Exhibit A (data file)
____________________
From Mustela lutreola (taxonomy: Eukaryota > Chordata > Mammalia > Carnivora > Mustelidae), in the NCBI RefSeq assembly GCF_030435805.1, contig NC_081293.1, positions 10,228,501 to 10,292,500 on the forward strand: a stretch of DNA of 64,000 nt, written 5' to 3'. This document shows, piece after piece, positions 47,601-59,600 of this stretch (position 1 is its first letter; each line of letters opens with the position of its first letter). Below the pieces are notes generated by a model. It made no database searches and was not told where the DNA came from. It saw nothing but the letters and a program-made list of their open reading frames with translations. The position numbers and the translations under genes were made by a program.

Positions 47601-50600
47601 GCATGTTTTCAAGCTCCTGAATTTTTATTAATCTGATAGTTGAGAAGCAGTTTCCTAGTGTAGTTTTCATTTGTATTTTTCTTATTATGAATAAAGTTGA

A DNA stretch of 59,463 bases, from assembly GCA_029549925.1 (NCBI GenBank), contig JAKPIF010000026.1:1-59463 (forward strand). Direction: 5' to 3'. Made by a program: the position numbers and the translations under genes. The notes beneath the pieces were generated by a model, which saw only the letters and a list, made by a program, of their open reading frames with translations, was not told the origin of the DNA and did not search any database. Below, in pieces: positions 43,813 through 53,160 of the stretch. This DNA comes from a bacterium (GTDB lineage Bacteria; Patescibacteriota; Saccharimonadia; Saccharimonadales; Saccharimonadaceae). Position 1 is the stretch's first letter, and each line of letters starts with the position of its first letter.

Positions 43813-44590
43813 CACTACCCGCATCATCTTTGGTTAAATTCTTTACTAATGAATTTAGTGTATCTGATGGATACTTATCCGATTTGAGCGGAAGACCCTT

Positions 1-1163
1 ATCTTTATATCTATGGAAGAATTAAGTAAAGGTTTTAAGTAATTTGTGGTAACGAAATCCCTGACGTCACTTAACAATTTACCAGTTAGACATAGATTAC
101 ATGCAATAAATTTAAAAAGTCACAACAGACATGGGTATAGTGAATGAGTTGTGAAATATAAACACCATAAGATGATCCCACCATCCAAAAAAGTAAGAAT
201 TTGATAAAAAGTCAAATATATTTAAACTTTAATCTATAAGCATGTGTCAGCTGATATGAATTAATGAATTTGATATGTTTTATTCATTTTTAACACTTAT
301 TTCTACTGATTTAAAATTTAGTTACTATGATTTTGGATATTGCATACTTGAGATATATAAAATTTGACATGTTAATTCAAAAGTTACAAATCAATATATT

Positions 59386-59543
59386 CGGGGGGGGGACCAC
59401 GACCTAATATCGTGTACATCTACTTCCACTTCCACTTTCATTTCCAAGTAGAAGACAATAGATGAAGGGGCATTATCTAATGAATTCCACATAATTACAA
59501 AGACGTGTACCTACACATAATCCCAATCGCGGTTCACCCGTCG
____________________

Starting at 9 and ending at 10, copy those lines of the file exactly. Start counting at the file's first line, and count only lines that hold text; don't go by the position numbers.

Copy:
101 ATGCAATAAATTTAAAAAGTCACAACAGACATGGGTATAGTGAATGAGTTGTGAAATATAAACACCATAAGATGATCCCACCATCCAAAAAAGTAAGAAT
201 TTGATAAAAAGTCAAATATATTTAAACTTTAATCTATAAGCATGTGTCAGCTGATATGAATTAATGAATTTGATATGTTTTATTCATTTTTAACACTTAT